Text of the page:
• Status: Solved
  • Priority: Medium
  • Security: Public
  • Views: 183
  • Last Modified:

Windows 2003 server standard edition

Will Windows server 2003 standard edition handle more than 4 gig of ram?
I have heard that it won't.
0
mharmon777
Asked:
mharmon777
1 Solution
 
mcsweenSr. Network AdministratorCommented:
0
 
NJComputerNetworksCommented:
This is true.. 4GB max
0
 
shankshankCommented:
what happens if you put more, it just doesn't get used?
0
Free Tool: Path Explorer

An intuitive utility to help find the CSS path to UI elements on a webpage. These paths are used frequently in a variety of front-end development and QA automation tasks.

One of a set of tools we're offering as a way of saying thank you for being a part of the community.

 
NJComputerNetworksCommented:
Os won't see it and it won't get used.
0
 
NJComputerNetworksCommented:
Interesting note.  If you use Windows 2003 R2 64bit Standard edition, you can use up to 32 GB.  But with a 32bit OS, only 4GB is supported.
0
 
mcsweenSr. Network AdministratorCommented:
To use 64bit version you will have to have XEON processors in your server.
0
 
NJComputerNetworksCommented:
Actually to use x64, you need:  AMD Opteron; AMD Athlon 64;  or Intel 64-Bit Xeon; Intel Pentium with EM64T

http://www.microsoft.com/windowsserversystem/64bit/bulletin.mspx
0
 
mcsweenSr. Network AdministratorCommented:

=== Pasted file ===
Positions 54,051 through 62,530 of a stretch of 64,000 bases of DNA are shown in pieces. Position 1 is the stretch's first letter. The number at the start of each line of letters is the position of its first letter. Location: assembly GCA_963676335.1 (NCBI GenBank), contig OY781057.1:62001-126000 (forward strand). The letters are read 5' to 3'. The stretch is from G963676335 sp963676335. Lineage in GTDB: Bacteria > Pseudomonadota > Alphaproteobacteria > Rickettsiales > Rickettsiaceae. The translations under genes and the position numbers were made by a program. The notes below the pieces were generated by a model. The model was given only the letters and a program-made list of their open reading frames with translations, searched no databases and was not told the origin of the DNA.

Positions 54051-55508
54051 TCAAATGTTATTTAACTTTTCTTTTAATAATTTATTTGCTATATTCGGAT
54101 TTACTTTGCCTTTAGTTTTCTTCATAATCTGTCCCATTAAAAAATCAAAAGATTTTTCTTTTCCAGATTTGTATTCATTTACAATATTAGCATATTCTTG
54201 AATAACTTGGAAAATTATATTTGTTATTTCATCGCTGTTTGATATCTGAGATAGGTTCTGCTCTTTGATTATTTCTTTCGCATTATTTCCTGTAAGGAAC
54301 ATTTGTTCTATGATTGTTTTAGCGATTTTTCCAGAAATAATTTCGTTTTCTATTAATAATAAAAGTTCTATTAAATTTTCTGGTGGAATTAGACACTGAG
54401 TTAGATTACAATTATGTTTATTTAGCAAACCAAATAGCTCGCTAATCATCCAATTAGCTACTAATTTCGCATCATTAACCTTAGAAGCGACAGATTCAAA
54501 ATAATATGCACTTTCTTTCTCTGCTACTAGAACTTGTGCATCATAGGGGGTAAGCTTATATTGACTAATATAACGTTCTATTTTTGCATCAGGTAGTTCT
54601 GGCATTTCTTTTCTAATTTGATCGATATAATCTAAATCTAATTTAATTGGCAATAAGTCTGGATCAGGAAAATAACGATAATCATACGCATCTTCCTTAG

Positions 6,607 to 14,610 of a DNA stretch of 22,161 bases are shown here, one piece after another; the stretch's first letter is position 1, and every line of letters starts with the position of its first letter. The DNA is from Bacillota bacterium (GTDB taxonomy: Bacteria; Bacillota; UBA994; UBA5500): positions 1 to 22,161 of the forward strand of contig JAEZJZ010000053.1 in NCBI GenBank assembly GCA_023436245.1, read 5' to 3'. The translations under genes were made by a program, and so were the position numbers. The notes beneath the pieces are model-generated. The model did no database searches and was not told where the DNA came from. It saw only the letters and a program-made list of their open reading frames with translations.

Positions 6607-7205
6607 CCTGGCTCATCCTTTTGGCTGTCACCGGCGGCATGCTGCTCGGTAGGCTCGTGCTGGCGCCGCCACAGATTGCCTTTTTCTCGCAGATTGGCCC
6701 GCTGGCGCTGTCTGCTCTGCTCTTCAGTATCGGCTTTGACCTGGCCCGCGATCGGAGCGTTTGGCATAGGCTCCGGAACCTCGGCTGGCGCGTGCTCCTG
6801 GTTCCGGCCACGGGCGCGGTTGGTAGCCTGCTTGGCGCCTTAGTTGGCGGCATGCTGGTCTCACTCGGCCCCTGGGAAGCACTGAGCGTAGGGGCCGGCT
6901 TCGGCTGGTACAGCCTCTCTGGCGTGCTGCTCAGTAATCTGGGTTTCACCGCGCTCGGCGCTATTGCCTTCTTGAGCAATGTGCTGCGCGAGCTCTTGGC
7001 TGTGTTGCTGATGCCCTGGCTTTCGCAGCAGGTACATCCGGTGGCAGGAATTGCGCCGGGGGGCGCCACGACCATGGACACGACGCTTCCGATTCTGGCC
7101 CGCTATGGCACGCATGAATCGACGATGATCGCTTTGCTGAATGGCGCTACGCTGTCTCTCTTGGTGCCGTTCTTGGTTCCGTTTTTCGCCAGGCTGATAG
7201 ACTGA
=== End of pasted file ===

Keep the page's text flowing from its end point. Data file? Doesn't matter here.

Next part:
ur right NJComputer...I always forget about AMD, I'm a Dell guy :)
0
 
SkUllbloCkCommented:
shankshank

I have actually experienced performance decreases on systems that have more RAM then they can handle, it seems the system spends a bit of time wondering what to do with this extra "thing" which it doesnt recognise.

best bet... stick to 4gb

0
Question has a verified solution.

Are you are experiencing a similar issue? Get a personalized answer when you ask a related question.

Have a better answer? Share it in a comment.

Join & Write a Comment

Featured Post

Free Tool: Path Explorer

An intuitive utility to help find the CSS path to UI elements on a webpage. These paths are used frequently in a variety of front-end development and QA automation tasks.

One of a set of tools we're offering as a way of saying thank you for being a part of the community.

Tackle projects and never again get stuck behind a technical roadblock.
Join Now